GLOUCESTER POINT, Va. (AP) — Volunteers work amid whiffs of cocktail sauce and Tabasco, cleaning shells collected from shucking houses and restaurants that may end up one day on a holiday table with plump, new oysters glistening in their center.

The shell recycling by these retirees and new college graduates is a labor of love. They painstakingly clean each shell so it can be matched to a baby oyster larvae and returned to the Chesapeake Bay and tributaries, helping to replenish a bivalve population battered by decades of disease, pollution and overharvesting.

Today, the Chesapeake Bay oyster numbers only about 1 or 2 percent of its historic highs.

More and more, however, thousands of residents and small-scale operations around the environmentally crippled estuary are pitching in on the task of gathering shells for new reefs, oyster farming on leased tributaries and dropping grow cages off docks for “oyster gardens.”

Do-it-yourself oystering alone will not revive one of the bay’s signature seafood catches, scientists and activists acknowledge.

But they say it is making a difference by illuminating the plight of the shellfish by getting people involved in their recovery and behind a massive federal plan to restore the bay’s health.

Roger Mann, a scientist at the Virginia Institute of Marine Sciences who has been studying oysters for decades, likens the DIY effort to a political movement inspired by the bay’s declining health and the oyster’s near demise.

“Look at the Tea Party,” he said. “If you get enough people riled up enough, people get enjoined and they do things.”

In their heyday, oyster reefs were so thick in the bay some likened the catch industry to a mining operation rather than a commercial fishery. In the 1880s, according to one estimate, a year’s harvest would now fill today’s equivalent of FedEx Field, home of the Washington Redskins.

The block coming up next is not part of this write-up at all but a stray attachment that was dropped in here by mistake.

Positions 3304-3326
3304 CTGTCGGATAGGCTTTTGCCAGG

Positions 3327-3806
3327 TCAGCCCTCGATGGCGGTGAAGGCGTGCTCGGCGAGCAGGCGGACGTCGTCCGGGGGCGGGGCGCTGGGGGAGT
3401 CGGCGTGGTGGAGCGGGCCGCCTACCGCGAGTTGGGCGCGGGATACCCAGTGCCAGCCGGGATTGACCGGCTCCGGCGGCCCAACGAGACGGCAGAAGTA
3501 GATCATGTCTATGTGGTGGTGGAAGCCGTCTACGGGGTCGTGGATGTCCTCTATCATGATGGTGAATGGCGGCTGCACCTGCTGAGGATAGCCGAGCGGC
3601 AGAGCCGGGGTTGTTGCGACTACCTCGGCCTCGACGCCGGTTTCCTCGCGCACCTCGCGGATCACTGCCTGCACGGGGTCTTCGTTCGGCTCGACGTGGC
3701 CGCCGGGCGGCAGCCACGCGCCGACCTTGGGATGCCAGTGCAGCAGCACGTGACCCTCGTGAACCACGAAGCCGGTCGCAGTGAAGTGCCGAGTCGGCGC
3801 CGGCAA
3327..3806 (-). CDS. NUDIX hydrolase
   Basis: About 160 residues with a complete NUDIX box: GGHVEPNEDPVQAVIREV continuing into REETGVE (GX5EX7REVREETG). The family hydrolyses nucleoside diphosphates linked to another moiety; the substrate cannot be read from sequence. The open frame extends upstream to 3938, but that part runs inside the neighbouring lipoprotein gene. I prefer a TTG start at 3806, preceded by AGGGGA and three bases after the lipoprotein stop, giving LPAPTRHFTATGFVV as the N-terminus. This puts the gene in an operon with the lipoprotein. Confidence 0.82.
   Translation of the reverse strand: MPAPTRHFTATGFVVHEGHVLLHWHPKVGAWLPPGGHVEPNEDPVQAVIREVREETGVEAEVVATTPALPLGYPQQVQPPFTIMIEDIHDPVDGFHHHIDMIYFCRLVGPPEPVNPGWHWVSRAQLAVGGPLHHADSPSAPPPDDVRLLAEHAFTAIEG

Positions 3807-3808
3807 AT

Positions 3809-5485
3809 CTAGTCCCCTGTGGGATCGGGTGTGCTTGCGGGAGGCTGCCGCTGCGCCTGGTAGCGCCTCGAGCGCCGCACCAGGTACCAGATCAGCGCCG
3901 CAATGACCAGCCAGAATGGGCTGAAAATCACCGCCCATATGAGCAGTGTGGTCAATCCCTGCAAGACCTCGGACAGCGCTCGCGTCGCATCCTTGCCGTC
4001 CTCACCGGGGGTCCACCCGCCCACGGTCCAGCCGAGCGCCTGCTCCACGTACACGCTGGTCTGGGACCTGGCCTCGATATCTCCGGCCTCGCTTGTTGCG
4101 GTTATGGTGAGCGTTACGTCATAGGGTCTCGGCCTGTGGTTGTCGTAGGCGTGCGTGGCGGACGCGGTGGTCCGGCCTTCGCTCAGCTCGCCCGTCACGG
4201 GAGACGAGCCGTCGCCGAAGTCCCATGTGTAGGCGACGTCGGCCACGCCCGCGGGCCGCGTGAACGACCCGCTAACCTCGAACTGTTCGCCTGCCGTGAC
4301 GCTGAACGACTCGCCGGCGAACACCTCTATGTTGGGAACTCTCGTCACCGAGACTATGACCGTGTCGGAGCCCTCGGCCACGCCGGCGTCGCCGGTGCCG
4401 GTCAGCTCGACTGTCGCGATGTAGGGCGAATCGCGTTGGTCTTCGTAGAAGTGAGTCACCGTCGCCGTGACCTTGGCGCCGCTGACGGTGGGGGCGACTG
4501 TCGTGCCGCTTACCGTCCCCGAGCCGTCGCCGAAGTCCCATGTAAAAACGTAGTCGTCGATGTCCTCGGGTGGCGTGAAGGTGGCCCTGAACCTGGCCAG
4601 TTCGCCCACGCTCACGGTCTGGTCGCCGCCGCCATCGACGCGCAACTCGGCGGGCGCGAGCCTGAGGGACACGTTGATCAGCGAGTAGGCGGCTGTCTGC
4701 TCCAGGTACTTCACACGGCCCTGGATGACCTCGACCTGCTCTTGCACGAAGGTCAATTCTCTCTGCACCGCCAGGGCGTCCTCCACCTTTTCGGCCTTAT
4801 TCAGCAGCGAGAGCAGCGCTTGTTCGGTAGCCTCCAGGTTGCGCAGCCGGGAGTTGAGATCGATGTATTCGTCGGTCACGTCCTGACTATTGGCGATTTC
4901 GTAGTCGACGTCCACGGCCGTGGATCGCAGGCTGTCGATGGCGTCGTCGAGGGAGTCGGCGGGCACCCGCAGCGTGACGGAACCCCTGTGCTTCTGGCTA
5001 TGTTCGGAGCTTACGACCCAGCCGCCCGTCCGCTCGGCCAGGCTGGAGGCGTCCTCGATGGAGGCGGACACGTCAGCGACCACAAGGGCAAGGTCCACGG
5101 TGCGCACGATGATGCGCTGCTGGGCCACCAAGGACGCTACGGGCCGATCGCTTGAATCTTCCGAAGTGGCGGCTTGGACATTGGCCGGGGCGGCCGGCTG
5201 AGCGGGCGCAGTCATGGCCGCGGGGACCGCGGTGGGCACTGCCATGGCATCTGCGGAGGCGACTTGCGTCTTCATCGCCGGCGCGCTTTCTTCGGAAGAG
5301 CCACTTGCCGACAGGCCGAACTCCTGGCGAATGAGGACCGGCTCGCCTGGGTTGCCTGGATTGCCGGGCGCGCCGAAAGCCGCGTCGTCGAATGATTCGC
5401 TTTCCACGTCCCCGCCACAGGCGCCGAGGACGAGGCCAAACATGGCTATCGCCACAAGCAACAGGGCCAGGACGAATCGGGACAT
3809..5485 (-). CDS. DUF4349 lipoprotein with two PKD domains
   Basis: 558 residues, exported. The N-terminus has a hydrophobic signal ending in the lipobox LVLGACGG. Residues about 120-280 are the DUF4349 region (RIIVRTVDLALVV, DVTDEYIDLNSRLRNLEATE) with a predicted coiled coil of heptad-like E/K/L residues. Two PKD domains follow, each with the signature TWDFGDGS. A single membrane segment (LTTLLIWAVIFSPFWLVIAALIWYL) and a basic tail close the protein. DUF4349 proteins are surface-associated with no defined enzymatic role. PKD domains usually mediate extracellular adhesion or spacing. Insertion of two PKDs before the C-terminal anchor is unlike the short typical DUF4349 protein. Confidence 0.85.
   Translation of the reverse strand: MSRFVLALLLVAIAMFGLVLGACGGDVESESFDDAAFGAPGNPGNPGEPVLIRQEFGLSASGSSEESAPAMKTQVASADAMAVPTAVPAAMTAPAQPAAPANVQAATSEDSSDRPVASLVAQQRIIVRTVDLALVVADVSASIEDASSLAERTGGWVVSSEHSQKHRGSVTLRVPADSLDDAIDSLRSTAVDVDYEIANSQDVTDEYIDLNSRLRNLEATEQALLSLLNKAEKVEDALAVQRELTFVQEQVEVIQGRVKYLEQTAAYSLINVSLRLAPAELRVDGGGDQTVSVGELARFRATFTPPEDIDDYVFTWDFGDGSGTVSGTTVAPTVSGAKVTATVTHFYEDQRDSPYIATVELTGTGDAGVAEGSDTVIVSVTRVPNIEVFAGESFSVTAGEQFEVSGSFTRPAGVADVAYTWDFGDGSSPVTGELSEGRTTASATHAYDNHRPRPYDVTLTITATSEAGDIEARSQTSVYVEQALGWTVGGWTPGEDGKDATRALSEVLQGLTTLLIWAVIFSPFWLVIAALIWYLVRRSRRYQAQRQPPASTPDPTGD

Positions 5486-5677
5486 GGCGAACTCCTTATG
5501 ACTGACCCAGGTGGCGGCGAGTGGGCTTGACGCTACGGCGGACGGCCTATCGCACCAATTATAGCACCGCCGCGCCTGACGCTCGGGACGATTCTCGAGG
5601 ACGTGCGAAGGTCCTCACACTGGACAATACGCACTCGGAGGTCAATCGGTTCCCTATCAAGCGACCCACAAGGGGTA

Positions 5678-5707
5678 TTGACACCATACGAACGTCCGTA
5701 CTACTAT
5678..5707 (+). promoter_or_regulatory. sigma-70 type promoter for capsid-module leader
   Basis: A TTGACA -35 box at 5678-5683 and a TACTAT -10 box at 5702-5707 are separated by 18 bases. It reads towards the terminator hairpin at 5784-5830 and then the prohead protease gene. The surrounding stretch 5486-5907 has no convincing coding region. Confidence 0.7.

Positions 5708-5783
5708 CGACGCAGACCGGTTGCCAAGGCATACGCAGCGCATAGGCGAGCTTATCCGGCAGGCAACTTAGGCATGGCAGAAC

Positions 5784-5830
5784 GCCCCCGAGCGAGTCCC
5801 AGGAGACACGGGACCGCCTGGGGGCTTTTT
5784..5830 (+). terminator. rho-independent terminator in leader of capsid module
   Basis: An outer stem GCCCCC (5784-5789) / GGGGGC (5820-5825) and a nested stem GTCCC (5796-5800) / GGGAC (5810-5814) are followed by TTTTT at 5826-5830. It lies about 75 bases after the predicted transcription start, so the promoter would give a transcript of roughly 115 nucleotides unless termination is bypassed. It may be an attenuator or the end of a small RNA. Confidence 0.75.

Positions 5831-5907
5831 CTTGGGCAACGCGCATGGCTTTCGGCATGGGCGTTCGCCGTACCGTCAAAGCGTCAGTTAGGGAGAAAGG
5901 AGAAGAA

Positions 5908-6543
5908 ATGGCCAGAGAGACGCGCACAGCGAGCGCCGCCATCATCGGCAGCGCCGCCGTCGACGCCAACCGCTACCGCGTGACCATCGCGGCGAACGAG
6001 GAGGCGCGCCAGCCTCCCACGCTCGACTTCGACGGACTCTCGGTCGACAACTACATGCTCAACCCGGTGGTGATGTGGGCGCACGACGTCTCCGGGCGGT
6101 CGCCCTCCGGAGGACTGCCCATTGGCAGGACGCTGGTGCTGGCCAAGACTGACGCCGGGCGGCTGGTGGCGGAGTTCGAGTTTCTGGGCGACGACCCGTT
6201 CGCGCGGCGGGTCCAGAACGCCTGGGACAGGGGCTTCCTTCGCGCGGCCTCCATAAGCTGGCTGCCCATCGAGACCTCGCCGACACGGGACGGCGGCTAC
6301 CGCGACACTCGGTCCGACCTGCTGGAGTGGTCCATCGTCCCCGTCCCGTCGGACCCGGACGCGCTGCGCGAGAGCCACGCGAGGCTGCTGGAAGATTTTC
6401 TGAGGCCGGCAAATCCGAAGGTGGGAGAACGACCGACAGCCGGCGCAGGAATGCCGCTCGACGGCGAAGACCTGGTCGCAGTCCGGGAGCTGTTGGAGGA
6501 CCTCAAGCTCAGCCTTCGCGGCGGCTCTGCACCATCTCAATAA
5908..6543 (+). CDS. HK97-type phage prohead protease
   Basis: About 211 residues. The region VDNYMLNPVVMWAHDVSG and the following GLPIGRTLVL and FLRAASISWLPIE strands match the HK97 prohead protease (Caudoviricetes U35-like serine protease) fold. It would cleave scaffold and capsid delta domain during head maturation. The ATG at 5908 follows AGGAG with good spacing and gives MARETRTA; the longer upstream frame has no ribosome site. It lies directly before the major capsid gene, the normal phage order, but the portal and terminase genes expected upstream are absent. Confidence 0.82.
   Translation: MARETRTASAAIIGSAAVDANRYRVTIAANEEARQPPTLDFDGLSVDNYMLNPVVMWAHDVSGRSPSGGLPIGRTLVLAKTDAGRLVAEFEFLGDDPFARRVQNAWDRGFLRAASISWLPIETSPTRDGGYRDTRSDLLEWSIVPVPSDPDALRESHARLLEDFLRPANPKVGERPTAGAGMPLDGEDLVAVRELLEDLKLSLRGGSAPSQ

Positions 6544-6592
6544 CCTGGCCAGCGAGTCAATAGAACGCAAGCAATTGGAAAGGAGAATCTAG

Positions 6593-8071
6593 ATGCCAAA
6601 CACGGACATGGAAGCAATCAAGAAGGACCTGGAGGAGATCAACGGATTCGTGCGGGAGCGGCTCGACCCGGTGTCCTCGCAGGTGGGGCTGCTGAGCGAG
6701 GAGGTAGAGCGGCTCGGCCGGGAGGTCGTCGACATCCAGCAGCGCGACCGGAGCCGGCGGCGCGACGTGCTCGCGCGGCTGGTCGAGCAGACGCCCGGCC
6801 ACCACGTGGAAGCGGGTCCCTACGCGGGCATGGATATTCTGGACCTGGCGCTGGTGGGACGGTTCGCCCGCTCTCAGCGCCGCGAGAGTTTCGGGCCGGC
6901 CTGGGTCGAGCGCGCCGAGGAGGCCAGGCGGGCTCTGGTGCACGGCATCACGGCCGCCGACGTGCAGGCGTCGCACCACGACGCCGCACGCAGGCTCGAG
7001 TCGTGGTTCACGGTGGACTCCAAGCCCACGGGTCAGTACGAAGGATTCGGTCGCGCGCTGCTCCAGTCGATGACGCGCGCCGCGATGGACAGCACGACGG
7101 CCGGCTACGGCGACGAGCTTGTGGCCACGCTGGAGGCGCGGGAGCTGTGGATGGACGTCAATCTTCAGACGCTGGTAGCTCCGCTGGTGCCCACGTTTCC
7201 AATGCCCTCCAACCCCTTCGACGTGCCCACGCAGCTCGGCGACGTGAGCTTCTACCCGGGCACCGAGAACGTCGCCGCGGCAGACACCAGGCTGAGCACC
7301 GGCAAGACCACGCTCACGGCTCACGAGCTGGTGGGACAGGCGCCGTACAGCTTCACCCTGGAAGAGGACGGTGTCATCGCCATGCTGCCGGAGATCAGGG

In the 1980s, however, two diseases nearly wiped out the native oyster, whose hardened shell serves like coral in the tropics to provide habitat for a vast array of marine life.

Besides disease, the environmental consequences of 17 million people living around the estuary and overharvesting also have taken their toll.

The 64,000-square-mile watershed is the focus of an effort ordered by President Barack Obama to restore one of the world’s largest estuaries.

Today, the approaches to reviving the bay’s oyster stocks are a complex mosaic and vary sharply from the two states that sandwich the bay, Maryland and Virginia. Recovery efforts include genetically modified oysters used in aquaculture and the creation of sanctuaries.

Then there’s Tommy Leggett and his crew.

Leggett is a bearded, ruddy-faced waterman overseeing the Gloucester Point volunteers one cool, sunny day along the York River. His crew was feeding shells into a clattering grain elevator salvaged from a Harrisonburg farm supply store.

They run the shells up the conveyor, through a blast of water to remove any sauces, organic remnants or sodden oyster crackers, then  into a tumbler to shake loose any final remnants of their past lives.

“We want a shell like this — pearly white,” Leggett said, holding up a cleaned shell.

The shells are collected from seafood festivals and restaurants, and are critical to re-establishing oyster reefs. For years, the shells were not returned to the water, and ultimately ended up in landfills or as hard surfaces for driveways or roads.